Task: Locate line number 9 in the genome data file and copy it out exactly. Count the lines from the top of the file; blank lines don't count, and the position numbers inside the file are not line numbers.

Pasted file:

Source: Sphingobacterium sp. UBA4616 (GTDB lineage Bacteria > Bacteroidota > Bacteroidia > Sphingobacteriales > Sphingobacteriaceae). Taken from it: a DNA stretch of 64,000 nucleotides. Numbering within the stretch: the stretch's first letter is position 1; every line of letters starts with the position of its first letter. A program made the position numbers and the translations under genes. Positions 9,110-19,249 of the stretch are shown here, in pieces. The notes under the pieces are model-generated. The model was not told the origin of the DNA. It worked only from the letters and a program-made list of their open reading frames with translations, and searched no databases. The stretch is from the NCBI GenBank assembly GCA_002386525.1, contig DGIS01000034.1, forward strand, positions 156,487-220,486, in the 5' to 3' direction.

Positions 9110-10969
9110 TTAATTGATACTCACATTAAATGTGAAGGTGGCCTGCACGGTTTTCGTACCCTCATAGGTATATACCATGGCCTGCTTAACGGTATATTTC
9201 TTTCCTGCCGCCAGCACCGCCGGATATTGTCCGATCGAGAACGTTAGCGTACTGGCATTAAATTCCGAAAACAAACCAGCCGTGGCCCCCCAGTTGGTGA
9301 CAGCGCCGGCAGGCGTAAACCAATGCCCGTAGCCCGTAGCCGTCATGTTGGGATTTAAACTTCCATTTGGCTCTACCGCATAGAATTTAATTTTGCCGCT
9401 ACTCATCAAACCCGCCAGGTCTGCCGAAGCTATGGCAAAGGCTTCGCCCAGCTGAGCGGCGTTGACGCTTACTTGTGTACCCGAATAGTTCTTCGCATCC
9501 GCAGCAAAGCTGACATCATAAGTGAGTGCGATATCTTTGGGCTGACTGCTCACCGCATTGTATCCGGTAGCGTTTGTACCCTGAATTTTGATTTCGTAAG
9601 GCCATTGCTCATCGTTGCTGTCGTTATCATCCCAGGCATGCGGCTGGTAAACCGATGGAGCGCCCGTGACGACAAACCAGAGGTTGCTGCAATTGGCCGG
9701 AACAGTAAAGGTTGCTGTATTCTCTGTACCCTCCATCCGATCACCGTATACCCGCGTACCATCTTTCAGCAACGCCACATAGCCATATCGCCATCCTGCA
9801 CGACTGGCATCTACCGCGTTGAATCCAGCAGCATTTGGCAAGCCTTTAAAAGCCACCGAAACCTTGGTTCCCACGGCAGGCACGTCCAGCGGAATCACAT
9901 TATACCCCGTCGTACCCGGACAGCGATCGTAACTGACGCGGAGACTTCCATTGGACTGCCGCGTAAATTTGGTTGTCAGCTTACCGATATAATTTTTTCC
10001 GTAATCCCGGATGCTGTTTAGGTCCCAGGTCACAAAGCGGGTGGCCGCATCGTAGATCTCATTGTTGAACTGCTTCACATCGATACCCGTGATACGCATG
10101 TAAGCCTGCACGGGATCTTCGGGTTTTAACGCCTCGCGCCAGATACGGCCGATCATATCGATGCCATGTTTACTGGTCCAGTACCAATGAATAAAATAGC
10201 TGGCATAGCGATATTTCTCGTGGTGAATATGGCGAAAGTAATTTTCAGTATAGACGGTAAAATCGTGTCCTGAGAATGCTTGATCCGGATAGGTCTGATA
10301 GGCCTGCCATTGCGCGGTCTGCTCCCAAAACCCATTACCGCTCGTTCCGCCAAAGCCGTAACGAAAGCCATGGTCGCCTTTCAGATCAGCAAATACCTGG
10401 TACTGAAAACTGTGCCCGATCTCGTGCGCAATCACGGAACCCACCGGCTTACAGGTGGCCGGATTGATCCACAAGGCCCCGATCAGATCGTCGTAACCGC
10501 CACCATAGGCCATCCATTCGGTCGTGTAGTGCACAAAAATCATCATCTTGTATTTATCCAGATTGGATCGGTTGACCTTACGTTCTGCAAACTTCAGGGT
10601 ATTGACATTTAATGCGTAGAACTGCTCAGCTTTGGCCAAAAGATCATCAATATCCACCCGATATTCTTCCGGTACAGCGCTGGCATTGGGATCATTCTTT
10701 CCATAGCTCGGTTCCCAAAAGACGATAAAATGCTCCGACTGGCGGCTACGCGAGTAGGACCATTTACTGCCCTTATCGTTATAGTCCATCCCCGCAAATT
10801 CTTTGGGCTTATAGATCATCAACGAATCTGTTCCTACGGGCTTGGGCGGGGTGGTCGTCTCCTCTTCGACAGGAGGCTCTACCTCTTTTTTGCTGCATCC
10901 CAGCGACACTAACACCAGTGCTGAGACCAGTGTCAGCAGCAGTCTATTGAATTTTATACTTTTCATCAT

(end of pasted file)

9701 AACAGTAAAGGTTGCTGTATTCTCTGTACCCTCCATCCGATCACCGTATACCCGCGTACCATCTTTCAGCAACGCCACATAGCCATATCGCCATCCTGCA